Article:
Mimulus x hybridus ‘Monkey Magic’

(Image credit: Thompson & Morgan)
  • Height: 8in (20cm)
  • Spread: 8in (20cm)
  • Hardiness: USDA 8b–9a (UK H4)

Look out for punnets of monkey musk – these tender perennials are shade loving plants, as long as the soil is kept moist. 

Usually sold as mixtures, these produce large 2in (5cm) wide patterned flowers in red, white, pink, and orange but this hybrid bears creamy-white blooms splashed and spotted with red.

What hardy perennials can be grown in containers?

Most bedding plants are withered by the first frosts of fall, though some tender perennials (canna, aeonium, pelargoniums, and begonias) are worth overwintering somewhere frost-free as plants or cuttings. 

Hardy perennials can stay outside during winter but many die back and few flower consistently through summer to fall. Plus, they need regular care to keep them healthy. Try low shrubby plants such as lavender, evergreen holly-like Osmanthus heterophyllus 'Aureomarginata', and Hebe 'Pink Elephant'. 

Perennials with long flowering seasons include penstemon, gaillardia, and Geranium ‘Azure Rush’.

Geranium 'Azure Rush'

Geranium 'Azure Rush' is a hardy perennial that works well in planters

(Image credit: John Richmond/Alamy Stock Photo)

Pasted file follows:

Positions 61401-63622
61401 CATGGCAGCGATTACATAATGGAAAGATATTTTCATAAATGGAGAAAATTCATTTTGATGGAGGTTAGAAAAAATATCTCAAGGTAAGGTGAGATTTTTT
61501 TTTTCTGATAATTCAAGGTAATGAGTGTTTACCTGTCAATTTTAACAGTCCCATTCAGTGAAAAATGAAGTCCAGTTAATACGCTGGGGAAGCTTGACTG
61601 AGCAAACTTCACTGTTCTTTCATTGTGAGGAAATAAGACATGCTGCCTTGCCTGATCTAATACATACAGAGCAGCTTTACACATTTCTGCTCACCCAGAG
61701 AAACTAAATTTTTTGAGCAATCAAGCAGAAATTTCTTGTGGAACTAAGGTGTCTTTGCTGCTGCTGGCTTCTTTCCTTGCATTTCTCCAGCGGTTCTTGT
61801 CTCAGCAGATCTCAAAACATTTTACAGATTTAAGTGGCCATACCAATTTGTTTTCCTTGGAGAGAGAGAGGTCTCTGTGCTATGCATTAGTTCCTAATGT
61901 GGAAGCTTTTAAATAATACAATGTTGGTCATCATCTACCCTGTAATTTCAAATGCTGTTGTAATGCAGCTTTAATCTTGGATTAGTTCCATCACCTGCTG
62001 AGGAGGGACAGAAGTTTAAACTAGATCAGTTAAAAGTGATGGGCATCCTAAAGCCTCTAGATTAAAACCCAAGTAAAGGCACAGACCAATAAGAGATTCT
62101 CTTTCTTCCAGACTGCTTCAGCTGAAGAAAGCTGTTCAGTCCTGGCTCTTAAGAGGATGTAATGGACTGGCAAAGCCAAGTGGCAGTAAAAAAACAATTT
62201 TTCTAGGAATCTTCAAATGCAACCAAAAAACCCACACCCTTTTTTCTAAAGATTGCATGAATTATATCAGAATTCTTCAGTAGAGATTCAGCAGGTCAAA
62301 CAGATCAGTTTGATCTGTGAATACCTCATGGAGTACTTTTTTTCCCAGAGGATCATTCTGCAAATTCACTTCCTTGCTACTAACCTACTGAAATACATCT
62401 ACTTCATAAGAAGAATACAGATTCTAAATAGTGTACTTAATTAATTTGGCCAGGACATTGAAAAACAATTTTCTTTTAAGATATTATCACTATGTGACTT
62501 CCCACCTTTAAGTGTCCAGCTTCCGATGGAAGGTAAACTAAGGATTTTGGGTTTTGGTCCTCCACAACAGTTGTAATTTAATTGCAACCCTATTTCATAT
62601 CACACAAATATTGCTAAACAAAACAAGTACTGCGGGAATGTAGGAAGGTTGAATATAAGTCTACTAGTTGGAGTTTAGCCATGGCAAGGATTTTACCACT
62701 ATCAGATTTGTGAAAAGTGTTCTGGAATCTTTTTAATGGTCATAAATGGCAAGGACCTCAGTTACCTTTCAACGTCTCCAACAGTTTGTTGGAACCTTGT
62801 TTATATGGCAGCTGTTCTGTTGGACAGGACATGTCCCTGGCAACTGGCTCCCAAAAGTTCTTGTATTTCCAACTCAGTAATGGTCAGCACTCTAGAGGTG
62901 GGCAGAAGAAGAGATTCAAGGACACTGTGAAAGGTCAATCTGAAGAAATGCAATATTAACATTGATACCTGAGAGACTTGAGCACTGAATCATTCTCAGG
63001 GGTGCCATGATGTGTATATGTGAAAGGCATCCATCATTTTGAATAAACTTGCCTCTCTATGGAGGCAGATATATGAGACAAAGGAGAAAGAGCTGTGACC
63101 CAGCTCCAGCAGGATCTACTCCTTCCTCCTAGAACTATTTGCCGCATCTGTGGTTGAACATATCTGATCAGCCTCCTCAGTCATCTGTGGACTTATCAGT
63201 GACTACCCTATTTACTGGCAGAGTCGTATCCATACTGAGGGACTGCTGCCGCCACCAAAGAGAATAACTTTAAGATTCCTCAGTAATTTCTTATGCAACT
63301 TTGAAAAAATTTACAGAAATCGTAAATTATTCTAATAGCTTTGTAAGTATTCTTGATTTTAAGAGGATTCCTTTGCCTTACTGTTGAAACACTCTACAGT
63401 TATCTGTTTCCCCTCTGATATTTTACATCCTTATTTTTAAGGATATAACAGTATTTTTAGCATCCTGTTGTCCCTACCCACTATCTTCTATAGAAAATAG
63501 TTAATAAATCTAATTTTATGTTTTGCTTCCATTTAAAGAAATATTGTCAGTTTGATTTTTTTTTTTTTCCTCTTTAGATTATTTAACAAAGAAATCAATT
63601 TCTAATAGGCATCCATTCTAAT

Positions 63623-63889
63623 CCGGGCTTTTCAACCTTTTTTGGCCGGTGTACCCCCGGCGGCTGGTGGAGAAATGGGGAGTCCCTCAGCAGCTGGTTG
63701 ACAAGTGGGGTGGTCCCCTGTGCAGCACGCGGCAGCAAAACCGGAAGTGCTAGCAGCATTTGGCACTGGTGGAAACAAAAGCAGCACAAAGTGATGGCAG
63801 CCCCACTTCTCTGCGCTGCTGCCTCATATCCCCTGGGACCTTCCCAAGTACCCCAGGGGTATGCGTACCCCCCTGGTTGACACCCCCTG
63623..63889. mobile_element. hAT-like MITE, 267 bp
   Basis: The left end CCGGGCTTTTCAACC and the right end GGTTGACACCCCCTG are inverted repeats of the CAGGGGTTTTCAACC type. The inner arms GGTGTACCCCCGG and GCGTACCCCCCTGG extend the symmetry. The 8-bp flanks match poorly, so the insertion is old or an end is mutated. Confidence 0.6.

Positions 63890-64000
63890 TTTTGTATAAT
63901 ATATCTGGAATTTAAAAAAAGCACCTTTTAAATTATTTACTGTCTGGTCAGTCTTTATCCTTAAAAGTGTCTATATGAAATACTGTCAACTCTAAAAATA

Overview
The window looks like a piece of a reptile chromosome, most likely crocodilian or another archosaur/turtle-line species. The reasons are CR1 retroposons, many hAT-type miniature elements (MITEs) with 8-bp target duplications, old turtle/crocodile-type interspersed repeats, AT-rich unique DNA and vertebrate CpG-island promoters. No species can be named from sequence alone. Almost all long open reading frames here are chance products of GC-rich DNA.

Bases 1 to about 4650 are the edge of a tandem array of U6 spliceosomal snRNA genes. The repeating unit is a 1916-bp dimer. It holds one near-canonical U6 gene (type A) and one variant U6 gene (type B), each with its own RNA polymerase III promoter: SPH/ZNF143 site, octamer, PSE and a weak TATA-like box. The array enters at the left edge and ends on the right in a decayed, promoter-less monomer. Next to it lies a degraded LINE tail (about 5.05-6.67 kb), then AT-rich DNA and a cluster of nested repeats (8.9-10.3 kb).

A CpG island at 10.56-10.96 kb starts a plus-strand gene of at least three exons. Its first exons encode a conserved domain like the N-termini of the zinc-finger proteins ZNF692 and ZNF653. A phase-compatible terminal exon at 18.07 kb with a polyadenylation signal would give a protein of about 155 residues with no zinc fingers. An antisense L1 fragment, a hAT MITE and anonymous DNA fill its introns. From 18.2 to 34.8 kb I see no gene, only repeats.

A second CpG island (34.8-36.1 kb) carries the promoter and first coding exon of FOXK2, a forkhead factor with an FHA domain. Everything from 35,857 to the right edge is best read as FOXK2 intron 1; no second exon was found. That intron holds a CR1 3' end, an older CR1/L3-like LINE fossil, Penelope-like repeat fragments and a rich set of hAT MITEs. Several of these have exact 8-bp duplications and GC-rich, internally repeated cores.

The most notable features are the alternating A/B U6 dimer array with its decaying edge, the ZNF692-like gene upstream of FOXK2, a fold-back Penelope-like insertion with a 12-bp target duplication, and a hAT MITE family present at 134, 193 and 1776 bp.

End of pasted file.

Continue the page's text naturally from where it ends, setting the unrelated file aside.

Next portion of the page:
What are good container plants for shade?

Where there is little direct sun, stick to shade-tolerant shrubs and perennials for the mainstay of container planting. 

Pot-grown hydrangeas that struggle in full sun will relish the shade of a garden wall. 

A wide range of hardy ferns including evergreen soft shield fern (Polystichum setiferum), hart's tongue (Asplenium scolopendrium), lowly hard fern (Blechnum spicant), and in sheltered gardens, tree fern (Dicksonia antarctica) will suit. You can learn how to grow ferns with our handy guide.

Potted hostas look great from spring to autumn. Add small pots of begonia, mimulus, and impatiens for bursts of color, with Lamium maculatum 'White Nancy' for silvery foliage.

hydrangea in pot

A potted hydrangea will suit a shadier spot

(Image credit: Buffy1982/iStock/Getty Images Plus/Getty Images)

What container plants do well in full sun?

Most summer-flowering container plants need some direct sun to flower well, yet scorchingly hot conditions can cause stress and difficulties with keeping plants adequately watered.

Plants that thrive naturally in these conditions include pelargoniums such as floriferous Zonal, trailing ivy-leaved, and fragrant foliage kinds. Herbs suited to Mediterranean gardens – think rosemary, sage, and thyme – and South African daisies such as gazania and osteospermum can also take the glare. 

And of course, there are plenty of succulents that will thrive, too. Tree-like 'Aeonium ‘Zwartkop' is a popular tall choice. Surround this with trailing portulacca, Sedum sieboldii, and Echeveria glauca for a gorgeous display.

Anne Swithinbank
Freelance writer

Having trained at Kew Gardens in London, worked in parks department nurseries and as Glasshouse Supervisor at RHS Wisley, Anne has been a freelance horticulturist since 1986. Anne writes for Amateur Gardening and has been a regular panelist on BBC Radio 4’s Gardeners’ Question Time for 27 years. A large plot full of wildlife habitats, edible and ornamental plants is Anne’s workshop and inspiration.